So, with one variety of hysteria over and done with, dying as it did on a very dull and largely predictable election night, another begins. The proportional representation luvvies are out in force to demand a system of governance which few of them understand that would make a very minimal change for the worse if anything. I digress.
To me, the most striking feature of the election result is the gaping chasm between voters in England. The devolved nations of Britain- Scotland, Wales and Northern Island- reported almost polar opposite results to that of England. It has already been expressed that had it been for the result of solely England, the Conservatives would have had no problem at all forming a Government. The Conservatives won 297 seats; up 92 seats from last time; Labour achieved 191 seats, dropping 87 from last time; the Liberal Democrats, the party that may well be deciding the future direction of our democracy at this point in time, have only 43 seats, and the Greens have their single seat in Brighton. Comprehensive to say the least.
For a change, the newspapers not only lent this important story some credence and some coverage, but accepted the fact that devolution is an issue growing in importance.
Alan Cochrane from The Telegraph marvelled at the somewhat unsurprising Scottish solidarity with their Scottish Prime Minister, noting that
“As Labour leaders in London surveyed the wreckage of their campaign, their counterparts in Edinburgh were full of quiet satisfaction. Gordon Brown might have been a liability for Labour’s campaign in England, but north of the border he was viewed as a big plus.
In fact, with only one Conservative MP elected north of the border, this election result has produced absolute proof of how dramatically and how completely these two countries are drifting apart. Never have the political tendencies of these two nations, joined in a hugely successful union for more than 300 years, been so completely antithetical.”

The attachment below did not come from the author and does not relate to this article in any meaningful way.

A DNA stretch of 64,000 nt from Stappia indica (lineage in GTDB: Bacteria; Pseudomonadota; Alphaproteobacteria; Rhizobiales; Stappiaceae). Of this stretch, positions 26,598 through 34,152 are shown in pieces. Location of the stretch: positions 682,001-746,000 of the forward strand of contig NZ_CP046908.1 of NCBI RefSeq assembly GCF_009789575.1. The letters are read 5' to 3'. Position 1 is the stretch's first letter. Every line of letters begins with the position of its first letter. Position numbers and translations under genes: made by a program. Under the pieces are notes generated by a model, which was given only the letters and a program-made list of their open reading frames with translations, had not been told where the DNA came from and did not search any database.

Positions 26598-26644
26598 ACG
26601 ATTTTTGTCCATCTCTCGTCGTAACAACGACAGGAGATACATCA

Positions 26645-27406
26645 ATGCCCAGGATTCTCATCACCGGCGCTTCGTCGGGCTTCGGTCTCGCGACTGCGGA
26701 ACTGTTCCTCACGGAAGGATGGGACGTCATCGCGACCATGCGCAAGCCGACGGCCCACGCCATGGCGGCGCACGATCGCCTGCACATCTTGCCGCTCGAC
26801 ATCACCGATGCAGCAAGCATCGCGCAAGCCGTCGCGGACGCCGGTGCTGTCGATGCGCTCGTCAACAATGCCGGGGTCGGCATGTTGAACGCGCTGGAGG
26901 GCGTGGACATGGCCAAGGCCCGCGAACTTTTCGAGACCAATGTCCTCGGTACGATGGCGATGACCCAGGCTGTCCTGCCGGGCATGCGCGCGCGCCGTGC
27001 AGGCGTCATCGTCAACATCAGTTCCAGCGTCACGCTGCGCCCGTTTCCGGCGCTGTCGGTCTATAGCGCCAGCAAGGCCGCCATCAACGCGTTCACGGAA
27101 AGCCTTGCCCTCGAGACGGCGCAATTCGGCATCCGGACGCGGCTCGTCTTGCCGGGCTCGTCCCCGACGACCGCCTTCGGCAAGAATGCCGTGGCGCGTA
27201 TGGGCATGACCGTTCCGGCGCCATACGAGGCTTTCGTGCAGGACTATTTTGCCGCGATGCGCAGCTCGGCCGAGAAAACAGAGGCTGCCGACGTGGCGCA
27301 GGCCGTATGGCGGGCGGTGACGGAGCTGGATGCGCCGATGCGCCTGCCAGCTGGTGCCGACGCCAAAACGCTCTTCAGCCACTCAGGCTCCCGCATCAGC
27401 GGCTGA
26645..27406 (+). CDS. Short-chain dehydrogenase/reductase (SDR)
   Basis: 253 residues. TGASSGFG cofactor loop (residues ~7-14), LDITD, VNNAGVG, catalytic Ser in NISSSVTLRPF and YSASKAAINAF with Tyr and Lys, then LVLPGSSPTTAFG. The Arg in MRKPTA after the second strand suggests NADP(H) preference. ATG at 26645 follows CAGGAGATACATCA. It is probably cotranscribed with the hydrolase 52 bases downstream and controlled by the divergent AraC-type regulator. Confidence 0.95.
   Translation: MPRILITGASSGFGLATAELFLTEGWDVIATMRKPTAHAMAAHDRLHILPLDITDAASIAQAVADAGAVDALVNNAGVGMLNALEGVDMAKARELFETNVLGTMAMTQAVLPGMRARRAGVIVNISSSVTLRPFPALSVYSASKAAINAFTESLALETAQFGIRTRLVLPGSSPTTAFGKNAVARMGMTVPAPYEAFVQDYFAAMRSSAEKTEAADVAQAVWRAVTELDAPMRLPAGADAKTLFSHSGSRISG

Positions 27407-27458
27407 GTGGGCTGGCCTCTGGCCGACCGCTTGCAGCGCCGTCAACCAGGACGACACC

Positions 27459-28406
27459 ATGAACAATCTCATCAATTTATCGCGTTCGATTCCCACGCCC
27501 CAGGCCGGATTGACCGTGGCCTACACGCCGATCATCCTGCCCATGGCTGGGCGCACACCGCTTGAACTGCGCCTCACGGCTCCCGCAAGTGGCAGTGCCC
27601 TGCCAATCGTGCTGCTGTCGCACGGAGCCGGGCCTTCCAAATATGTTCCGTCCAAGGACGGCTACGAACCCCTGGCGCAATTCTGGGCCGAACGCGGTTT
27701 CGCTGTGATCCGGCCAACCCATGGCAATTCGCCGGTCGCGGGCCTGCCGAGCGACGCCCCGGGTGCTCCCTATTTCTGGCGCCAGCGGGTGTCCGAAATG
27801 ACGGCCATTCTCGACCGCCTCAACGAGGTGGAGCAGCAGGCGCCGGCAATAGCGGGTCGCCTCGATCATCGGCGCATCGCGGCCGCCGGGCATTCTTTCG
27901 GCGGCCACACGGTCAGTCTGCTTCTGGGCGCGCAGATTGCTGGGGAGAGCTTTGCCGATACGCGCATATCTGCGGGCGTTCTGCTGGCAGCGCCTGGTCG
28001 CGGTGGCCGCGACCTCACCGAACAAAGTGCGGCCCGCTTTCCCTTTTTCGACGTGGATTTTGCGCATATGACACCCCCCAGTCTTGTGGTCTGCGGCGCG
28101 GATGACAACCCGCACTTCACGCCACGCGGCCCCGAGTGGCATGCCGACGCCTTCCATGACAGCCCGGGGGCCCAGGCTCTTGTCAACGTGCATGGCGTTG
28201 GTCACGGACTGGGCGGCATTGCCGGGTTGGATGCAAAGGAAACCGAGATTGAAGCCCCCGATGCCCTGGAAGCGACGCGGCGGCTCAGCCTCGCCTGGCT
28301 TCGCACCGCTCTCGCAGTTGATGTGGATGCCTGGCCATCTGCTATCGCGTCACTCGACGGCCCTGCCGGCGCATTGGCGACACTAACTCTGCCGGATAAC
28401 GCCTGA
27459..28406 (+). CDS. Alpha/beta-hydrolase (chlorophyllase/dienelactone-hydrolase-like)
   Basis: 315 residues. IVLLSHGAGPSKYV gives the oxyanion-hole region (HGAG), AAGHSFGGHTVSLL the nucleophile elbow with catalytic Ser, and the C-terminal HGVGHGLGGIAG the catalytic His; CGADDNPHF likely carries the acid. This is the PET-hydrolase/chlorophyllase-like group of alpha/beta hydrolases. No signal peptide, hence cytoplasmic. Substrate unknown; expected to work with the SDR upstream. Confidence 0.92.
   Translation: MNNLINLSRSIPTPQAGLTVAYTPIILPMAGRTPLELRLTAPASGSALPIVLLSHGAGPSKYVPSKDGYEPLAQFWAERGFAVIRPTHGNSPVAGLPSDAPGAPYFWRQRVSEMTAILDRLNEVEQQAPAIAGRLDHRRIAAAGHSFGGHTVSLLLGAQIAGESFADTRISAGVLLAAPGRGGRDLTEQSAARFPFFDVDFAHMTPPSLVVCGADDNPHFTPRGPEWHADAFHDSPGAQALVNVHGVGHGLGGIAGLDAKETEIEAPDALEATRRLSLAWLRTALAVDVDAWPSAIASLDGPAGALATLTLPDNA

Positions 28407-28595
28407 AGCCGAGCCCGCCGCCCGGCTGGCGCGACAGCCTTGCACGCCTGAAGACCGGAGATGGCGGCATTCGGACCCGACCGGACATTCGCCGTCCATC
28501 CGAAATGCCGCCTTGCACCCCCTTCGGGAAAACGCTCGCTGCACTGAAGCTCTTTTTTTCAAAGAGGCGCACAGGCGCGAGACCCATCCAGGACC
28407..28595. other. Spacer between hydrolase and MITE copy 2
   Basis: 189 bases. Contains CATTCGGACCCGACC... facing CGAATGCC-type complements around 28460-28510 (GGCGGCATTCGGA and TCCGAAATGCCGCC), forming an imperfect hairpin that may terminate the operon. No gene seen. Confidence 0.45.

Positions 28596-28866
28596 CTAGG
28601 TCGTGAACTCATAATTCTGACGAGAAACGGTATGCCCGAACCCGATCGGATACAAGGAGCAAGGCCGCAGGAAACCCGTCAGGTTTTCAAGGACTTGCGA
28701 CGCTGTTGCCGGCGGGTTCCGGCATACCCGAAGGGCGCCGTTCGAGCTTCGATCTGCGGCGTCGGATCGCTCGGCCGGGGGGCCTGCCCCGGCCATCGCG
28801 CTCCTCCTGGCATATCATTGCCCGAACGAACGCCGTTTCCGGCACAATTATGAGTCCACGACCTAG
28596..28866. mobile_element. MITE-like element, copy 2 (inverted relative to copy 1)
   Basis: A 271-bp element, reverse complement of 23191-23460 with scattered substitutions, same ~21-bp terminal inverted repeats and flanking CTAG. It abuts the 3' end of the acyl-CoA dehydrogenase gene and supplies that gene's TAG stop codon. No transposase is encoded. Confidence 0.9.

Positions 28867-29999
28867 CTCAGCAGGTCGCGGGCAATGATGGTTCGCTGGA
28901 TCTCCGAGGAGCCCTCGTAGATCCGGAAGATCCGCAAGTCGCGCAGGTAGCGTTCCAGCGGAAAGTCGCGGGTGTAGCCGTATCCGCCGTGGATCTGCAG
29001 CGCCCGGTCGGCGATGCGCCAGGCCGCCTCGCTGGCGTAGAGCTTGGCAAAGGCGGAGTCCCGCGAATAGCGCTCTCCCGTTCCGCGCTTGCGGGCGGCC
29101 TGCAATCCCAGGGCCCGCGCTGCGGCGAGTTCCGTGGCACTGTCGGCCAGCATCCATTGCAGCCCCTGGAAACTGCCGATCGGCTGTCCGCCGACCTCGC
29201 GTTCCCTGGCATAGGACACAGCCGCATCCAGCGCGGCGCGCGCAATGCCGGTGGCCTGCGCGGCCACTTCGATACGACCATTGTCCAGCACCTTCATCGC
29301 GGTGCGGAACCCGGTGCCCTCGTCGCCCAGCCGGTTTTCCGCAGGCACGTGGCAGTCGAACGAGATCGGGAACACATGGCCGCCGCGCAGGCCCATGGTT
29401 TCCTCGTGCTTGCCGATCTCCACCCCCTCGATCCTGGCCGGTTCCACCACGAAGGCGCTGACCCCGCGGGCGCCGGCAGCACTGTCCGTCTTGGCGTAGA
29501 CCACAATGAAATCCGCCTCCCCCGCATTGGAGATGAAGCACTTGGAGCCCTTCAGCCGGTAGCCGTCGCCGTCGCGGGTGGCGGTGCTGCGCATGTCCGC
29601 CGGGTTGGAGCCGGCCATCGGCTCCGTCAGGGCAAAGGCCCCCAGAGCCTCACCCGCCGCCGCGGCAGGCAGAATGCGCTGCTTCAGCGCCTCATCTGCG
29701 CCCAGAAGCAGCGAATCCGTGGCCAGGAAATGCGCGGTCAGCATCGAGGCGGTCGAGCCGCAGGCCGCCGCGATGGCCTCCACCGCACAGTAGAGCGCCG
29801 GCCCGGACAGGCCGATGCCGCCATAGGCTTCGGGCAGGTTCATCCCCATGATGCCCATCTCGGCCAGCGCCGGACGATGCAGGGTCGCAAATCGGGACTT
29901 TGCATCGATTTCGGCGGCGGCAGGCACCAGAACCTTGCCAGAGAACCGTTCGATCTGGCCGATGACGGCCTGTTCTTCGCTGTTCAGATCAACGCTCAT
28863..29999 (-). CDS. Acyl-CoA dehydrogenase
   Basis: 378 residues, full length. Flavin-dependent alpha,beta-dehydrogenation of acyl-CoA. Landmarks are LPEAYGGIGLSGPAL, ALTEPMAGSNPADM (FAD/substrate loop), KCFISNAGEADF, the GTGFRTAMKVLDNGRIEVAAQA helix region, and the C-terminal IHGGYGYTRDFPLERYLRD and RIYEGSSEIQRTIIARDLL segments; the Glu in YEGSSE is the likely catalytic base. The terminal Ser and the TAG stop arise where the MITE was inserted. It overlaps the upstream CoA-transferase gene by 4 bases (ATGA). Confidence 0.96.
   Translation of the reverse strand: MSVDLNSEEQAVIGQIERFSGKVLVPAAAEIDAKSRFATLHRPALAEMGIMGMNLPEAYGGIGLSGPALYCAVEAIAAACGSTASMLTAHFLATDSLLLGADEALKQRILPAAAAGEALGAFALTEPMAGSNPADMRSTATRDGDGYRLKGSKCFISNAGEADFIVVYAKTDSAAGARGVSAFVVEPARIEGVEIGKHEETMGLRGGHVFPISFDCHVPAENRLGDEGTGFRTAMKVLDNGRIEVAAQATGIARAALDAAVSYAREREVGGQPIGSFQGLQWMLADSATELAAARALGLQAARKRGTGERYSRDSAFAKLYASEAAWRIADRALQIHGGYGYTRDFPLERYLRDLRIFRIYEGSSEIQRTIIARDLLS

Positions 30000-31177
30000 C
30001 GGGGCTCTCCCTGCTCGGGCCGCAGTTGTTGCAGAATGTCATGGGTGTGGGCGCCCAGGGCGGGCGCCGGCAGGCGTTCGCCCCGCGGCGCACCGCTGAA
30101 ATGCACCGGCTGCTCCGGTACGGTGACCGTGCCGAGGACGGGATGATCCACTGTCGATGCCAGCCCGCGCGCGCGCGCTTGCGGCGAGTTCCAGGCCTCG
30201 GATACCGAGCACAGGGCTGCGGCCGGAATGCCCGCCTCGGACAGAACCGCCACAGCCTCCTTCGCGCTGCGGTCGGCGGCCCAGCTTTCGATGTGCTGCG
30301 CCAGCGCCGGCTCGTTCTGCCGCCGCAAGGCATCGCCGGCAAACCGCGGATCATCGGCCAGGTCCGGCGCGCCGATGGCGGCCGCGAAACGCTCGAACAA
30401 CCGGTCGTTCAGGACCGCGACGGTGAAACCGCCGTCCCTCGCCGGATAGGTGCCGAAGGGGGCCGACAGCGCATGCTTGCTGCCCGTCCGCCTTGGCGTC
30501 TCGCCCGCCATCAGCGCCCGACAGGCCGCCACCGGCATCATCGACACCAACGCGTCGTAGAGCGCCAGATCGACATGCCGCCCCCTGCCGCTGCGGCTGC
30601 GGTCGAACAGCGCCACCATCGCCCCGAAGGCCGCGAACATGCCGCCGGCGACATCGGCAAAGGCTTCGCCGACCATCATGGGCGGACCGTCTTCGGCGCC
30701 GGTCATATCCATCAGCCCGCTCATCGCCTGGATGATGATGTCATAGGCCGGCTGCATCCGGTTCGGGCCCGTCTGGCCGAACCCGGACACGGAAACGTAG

In his article, ‘What price an English Parliament’, Magnus Linklater in The Times concurs, suggesting that ‘there is little common ground between’ England and Scotland as a result of the election:
“In Scotland, if David Cameron reaches an accommodation with the Lib Dems, or soldiers on with a minority government, the reaction is likely to be equally indignant. A party rejected by all but one Border constituency will be dictating policy to an electorate with which it appears to have little in common.
In England, of course, the boot is now on the other foot. A Labour-Lib Dem coalition with Mr Brown continuing as Prime Minister would be attacked as unrepresentative and the opposite of what the voters chose: not just a Scottish leader again, but all those Scots Labour MPs, voting on English matters, while English MPs are denied reciprocal rights.”
He’s absolutely right. I can already visualise Alex Salmond’s righteous indignation if the former scenario is played out, and for a change, he would be right to be angry. On the other hand, English voters have already vigorously attacked the prevalence of Scottish MPs and Ministers in positions of high office in the previous government, to say nothing of the atrocious handling of the release of alleged Libyan bomber Abdelbaset Ali Al-Megrahi.
However, this is not a one-sided issue. Some sections of the Scottish press are keen to address the imbalance created by unequal devolution and unfair legislation, as David Maddox calls for an answer to the West Lothian question in The Scotsman. As well as expertly predicting the outcome of the then-undecided election, he notes that possible ‘radical legislation on schools and health’ solely intended for England could still be acted on by Scottish MPs:
“… it seems likely that Labour Scottish MPs, whose constituencies would not be affected at all by that legislation, will have a veto which they will continue to use. They claim that if they did not they would become second-class MPs.”
He is already looking ahead to the potential for a second election in the near future, and opines that
“… voters in many parts of England may not be particularly happy with the implications of a continued unbalanced Union.
An answer will have to be found to the West Lothian question as a matter of urgency.”
Never a truer word spoken. The fundamental inequality of position in MPs from different sides of the border is not going to be reconciled by ‘English MPs voting on English issues’.
It is evident that is not only the voices from the English Free Press that are demanding a change in the manner in which we are governed: it is an issue that is perplexing and preoccupying political analysts across the nation. For all the present fervour for proportional representation, devolution is an issue that cannot continue to be ignored by those in power, irrespective of their party affiliation.